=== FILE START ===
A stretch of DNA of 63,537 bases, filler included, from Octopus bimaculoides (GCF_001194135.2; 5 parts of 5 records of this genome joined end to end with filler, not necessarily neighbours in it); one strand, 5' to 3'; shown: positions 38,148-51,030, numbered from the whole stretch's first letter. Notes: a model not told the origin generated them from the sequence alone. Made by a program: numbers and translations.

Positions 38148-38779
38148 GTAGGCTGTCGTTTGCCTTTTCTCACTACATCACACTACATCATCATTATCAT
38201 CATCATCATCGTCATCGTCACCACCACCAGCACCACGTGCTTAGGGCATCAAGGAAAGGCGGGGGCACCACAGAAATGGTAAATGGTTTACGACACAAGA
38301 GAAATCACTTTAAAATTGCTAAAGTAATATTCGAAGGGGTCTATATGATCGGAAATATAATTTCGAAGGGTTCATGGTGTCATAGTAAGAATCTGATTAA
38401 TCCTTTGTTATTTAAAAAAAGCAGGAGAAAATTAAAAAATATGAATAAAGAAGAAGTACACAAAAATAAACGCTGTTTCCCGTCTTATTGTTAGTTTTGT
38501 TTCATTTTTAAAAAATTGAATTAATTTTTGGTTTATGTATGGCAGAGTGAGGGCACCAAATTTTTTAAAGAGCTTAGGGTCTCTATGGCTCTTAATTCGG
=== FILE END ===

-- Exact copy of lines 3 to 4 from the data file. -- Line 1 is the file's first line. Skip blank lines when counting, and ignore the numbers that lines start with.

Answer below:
38148 GTAGGCTGTCGTTTGCCTTTTCTCACTACATCACACTACATCATCATTATCAT
38201 CATCATCATCGTCATCGTCACCACCACCAGCACCACGTGCTTAGGGCATCAAGGAAAGGCGGGGGCACCACAGAAATGGTAAATGGTTTACGACACAAGA